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Drug induced lung injury caused by levofloxacin eye drops- A case study


Drug induced lung injury caused by levofloxacin eye drops- A case study

Prophylactic antibiotic administration for cataract and vitreous surgery s resorted to for sterilization of the surgical field for which antibiotic ophthalmic solutions such as cephems and quinolones are used routinely.Dr.Naoki Hosogaya at the University of Yamanashi,  Japan and colleagues have reported a Case of drug-induced lung injury caused by levofloxacin eye drops. The case appears in Respiratory Medicine Case Reports.

A 78-year-old man was admitted to the Department of Ophthalmology for binocular cataract surgery. He was a current smoker and had a past history of hypertension and hyperlipidemia. He had been treated with nifedipine, candesartan, atorvastatin, doxazosin and sarpogrelate for three years. However, he had never had an allergic reaction. The history of pre-exposure of levofloxacin was not clear. He had no abnormality in the preoperative examination. On the day of admission, levofloxacin eye drops were started as a perioperative prophylactic antibacterial drug, and the operation was performed on the next day without complications. 

On day 3, he presented with fever and dyspnea but with no change in the surgical sites; he was treated with cefcapene pivoxil. However, the hypoxia and oliguria rapidly worsened, and laboratory examination revealed neutrophilia, elevation of the C-reactive protein, and impairment of liver and kidney function (Table 1). Chest X-ray and computed tomography (CT) showed bilateral non-segmental consolidation with thickening of the bronchovascular bundles and pleural effusion, mainly in the left upper lobe. No abnormal findings were noted in electrocardiogram and ultrasound cardiography. Considering differential diagnosis (bacterial pneumonia followed by sepsis, acute renal failure, or diastolic heart failure since brain natriuretic peptide [BNP] was 511 pg/mL), continuous hemodiafiltration and treatment with tazobactam/piperacillin (TAZ/PIPC) were started along with ventilatory support in the intensive care unit.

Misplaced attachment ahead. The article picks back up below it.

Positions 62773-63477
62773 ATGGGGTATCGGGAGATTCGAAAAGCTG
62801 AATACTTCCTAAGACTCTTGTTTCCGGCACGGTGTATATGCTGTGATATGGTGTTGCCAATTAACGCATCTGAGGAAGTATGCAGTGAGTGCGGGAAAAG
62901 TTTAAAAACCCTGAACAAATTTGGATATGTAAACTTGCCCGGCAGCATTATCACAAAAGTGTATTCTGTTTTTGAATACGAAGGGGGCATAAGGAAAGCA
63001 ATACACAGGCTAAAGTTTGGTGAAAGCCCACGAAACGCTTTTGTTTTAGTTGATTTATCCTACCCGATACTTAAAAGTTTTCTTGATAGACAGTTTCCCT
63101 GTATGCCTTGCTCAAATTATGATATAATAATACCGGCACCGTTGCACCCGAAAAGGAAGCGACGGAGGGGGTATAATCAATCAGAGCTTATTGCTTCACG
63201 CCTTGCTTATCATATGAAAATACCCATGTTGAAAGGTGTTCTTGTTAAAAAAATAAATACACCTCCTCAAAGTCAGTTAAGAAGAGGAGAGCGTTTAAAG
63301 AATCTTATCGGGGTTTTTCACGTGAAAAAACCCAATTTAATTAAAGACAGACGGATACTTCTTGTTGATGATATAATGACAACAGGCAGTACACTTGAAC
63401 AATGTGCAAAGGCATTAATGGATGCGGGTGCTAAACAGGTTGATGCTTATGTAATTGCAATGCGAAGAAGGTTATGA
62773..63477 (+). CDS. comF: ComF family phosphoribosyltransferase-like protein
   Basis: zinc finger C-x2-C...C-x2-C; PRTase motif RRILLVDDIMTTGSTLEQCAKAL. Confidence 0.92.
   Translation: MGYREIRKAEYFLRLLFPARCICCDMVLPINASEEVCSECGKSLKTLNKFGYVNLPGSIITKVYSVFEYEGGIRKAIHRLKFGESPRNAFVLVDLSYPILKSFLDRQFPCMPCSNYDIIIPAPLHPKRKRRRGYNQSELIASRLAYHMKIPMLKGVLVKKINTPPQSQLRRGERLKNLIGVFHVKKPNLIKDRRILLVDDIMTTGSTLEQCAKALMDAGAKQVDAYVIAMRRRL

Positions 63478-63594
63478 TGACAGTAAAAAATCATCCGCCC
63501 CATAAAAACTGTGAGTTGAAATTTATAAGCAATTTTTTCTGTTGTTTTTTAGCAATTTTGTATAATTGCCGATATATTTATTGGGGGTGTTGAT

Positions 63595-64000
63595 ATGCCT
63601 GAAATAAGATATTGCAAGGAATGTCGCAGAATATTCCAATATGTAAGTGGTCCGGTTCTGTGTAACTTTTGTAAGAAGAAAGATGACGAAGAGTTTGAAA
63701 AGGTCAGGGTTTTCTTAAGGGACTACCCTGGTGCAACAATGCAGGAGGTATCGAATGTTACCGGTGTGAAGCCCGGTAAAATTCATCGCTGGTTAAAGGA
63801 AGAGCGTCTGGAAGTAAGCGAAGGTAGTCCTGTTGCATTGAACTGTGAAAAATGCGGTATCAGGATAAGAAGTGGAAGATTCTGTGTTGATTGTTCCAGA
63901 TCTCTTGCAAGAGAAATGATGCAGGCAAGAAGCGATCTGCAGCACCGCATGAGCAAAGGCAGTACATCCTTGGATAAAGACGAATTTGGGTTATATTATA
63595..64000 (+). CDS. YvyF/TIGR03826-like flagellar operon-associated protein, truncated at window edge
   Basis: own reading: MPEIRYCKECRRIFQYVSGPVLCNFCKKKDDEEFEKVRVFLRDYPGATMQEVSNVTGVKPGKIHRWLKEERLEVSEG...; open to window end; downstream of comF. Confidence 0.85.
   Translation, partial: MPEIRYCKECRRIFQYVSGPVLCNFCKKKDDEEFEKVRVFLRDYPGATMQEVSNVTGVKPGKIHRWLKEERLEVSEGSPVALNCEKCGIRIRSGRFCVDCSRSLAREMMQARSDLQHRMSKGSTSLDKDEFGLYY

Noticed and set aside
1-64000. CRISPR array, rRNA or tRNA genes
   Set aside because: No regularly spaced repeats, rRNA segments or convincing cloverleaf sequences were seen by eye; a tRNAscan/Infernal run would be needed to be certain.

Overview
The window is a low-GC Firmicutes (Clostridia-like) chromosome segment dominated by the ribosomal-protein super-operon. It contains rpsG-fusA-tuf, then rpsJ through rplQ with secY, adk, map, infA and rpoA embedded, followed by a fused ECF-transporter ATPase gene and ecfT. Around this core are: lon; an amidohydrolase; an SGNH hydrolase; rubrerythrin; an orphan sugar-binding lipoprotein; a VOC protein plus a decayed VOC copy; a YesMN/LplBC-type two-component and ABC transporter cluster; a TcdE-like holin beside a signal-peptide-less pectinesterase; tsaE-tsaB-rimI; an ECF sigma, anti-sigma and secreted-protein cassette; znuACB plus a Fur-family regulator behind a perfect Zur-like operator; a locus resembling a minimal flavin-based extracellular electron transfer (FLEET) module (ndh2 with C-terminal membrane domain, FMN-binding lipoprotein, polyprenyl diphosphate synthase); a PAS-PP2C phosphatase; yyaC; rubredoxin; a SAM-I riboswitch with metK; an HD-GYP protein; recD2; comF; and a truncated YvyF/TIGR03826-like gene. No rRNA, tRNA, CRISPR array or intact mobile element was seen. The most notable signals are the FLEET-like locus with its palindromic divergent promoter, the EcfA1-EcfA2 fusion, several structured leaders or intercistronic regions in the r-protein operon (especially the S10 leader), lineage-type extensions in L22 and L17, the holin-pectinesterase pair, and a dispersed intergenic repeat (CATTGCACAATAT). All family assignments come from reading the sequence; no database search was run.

After that, the renal function improved, but respiratory failure and fever were prolonged in spite of changing TAZ/PIPC to meropenem (MEPM). Furthermore, an increase in airway pressure with accompanying wheezes developed, but these symptoms were temporarily improved with corticosteroid treatment. Various microbial examinations and tests for autoantibodies were negative. On day 10, bronchoalveolar lavage fluid (BALF) was obtained revealing an increase in lymphocytes and eosinophils. Based on these results, it was considered a diagnosis of drug-induced lung injury, so nicardipine hydrochloride and sivelestat sodium were stopped and changed MEPM to levofloxacin injection. However, the patient’s respiratory condition worsened, and liver dysfunction also re-emerged. Therefore, levofloxacin injections were stopped, and steroid therapy was administered. 

Afterwards, the respiratory failure and liver dysfunction gradually improved. However, since the fever continued, we reconfirmed the patient’s list of drugs in detail and found that levofloxacin eye drops had been continued. The drops were immediately discontinued. After that, the fever and respiratory failure resolved, and the patient was extubated on day 22. Final diagnosis was of lung injury induced by levofloxacin eye drops based on the positive results of a drug lymphocyte stimulation test (DLST) of levofloxacin and the episode of deterioration after levofloxacin injection. The patient was discharged on day 57, and he was weaned from steroids gradually without recurrence.

For more details click on the link: https://doi.org/10.1016/j.rmcr.2018.03.010

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Anjali Nimesh

Anjali Nimesh

Anjali Nimesh Joined Medical Dialogue as Reporter in 2016. she covers all the medical specialty news in different medical categories. She also covers the Medical guidelines, Medical Journals, rare medical surgeries as well as all the updates in medical filed. She is a graduate from Dr. Bhimrao Ambedkar University. She can be contacted at editorial@medicaldialogues.in Contact no. 011-43720751
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